My Blog Was Hacked and WordPress Sucks

This morning my blog was down. Some hackers uploaded scripts to mine crypto, which broke my WordPress install. With the help of SiteGround support, I was able to get the site up and running and free of malicious code.

Although my host got the site running, it was my responsibility to scrub the site. In order to do this, I examined the source of the script files, which were written in PHP. From there, I was able to search technical forums to discover the mining hack, which had infected Drupal a year earlier.

In the title, I blamed WordPress and not myself. Why? Because WordPress is a fragile ecosystem of plugins, themes, and security patches. It is too easy for hackers to slip malicious code into your blog install.

Now, I am not a WordPress newbie. I’ve had at least one WordPress site since 2007. I have more than a thousand hours of experience with the software. I’ve attended many WordPress Meetups in the Seattle area where I’ve been able to help others with their installs. On several occasions, I’ve had to dig into PHP source code just to get something fixed on the site. How can the average blogger with no coding knowledge not be a ball of stress every time they make a change to their site?

And unlike most WordPress users, I update my plugins and have backups performed every few days. I run security plugins as well. All that didn’t help me today.

I would consider my WordPress knowledge to be in the top 1% of all users and I’m still vulnerable. I’m vulnerable to an ecosystem that makes it easy for compromised code to get onto a blog.

I posted The Problem With WordPress and How I Would Solve It back in 2010 and last year I called WordPress “a bloated mess“. That post details the numerous steps one needs to do to get things working properly. And today was a demonstration that even that isn’t enough.

Most of the things blogs NEED TO HAVE should be part of the core software and not be trusted to 3rd party plugin developers.

The reason I am still using WordPress is that it is still the best choice for me. And Google has totally dropped the ball on blogging. See How Google Helped Kill the Indie Web and How It Can Bring It Back for my proposed solutions.

At some point next year, I hope to move this site to a static front end and only use WordPress on the backend. And then the blog and WordPress will be on two different servers and free from all these headaches. That technology is called Gatsby and is evolving quickly. I’m waiting for more progress to be made before I switch over. It would probably mean ditching WordPress comments and using Disqus, which I do not want to do, but it might be the lesser of two evils at this point.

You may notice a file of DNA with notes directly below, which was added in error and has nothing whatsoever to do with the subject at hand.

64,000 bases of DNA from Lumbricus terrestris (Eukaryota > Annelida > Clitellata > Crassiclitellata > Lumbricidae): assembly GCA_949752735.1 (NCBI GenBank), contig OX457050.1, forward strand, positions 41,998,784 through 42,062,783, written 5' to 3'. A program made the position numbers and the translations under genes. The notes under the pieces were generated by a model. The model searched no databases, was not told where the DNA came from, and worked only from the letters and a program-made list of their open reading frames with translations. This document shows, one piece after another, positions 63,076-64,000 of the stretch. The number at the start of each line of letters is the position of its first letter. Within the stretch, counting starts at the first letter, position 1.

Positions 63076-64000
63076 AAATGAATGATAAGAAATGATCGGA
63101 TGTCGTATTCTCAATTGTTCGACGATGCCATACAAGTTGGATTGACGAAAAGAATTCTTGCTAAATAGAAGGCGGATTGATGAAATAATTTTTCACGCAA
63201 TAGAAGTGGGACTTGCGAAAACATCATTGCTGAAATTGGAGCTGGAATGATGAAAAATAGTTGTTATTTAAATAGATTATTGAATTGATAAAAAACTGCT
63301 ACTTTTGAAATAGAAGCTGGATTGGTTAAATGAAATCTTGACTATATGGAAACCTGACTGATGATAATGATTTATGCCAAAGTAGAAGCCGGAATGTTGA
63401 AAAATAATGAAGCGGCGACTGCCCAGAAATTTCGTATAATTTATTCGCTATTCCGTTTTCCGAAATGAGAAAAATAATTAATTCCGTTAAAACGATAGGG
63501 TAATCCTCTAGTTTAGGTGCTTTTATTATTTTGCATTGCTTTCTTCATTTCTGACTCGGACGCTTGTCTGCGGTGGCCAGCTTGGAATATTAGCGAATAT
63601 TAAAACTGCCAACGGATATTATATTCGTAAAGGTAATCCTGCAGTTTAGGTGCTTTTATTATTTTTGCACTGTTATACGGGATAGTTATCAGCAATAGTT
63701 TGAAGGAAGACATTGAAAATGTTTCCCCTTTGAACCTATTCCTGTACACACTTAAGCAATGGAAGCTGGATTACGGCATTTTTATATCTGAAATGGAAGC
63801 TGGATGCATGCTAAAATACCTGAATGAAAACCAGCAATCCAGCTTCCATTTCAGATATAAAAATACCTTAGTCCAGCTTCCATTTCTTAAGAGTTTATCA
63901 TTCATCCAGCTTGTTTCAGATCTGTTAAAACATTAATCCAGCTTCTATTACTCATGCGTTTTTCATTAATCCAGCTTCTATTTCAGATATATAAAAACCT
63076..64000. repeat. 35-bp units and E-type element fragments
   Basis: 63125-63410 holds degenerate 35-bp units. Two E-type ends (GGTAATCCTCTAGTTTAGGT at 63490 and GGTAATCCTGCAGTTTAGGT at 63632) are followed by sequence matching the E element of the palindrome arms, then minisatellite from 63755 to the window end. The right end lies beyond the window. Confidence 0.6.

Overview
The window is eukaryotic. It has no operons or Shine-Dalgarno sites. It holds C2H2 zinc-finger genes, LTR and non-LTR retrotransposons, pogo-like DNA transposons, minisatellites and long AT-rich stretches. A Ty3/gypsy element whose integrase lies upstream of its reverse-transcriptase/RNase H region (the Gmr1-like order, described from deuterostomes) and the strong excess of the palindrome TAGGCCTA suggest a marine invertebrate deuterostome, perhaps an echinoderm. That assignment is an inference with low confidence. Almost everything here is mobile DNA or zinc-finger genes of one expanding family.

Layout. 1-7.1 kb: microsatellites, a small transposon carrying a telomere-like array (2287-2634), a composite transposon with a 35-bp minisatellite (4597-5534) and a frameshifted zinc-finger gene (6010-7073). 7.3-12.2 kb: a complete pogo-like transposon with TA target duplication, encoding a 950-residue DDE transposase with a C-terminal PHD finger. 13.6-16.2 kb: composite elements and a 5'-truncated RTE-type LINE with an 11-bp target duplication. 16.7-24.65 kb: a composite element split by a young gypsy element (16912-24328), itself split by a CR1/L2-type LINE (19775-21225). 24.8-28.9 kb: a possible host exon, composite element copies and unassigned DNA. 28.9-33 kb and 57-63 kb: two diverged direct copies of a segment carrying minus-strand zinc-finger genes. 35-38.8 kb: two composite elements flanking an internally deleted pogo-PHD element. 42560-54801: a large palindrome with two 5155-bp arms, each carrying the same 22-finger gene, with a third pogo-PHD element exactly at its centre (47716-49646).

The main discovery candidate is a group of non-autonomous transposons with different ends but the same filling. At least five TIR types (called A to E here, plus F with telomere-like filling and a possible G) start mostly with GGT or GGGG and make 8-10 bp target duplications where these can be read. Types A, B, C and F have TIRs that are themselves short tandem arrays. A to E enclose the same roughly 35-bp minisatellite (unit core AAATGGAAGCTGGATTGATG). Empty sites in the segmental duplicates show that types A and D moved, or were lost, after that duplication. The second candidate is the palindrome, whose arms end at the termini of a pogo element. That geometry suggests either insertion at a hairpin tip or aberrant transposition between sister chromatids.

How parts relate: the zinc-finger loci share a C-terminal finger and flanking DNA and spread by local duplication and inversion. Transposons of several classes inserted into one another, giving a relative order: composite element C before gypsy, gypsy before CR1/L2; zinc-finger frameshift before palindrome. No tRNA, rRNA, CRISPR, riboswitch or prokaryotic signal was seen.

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Add yours

  1. Gatsby has been around a while now, what features are you waiting for?

  2. @Dog1 – Ideally, I’d like to use WordPress comments and not Disqus. When I last looked at the project a few months ago, I didn’t see a clean (easy) way to do that.

    Then I listened to an interview with the Gatsby leader on Syntax about how they have a lot more plans to integrate with WordPress better. So my thinking is that every month I can hold off, the solution in terms of features and stability and ease will get better.

    I have some other development projects I need to do first. Before I convert this site, I’ll tackle one of my other sites that doesn’t have comments. If I break something, I prefer it wasn’t here or INeedCoffee.

  3. currently when I call up, I always get the “broke my scale” posting and nothing later. Same problem as I had a while back.

  4. I can get to these newer postings my going thru your twitter feed.

  5. @garymar – Sorry about that. I *think* I have it fixed now. I have caching turned on at the host level and the CDN level. Now the most the home page should be cached is 4 hours.

    You can always hit Control-R (Windows) to force a refresh. Another trick you can use on any site to force a refresh is to add a question mark to the url if there is no querystring.


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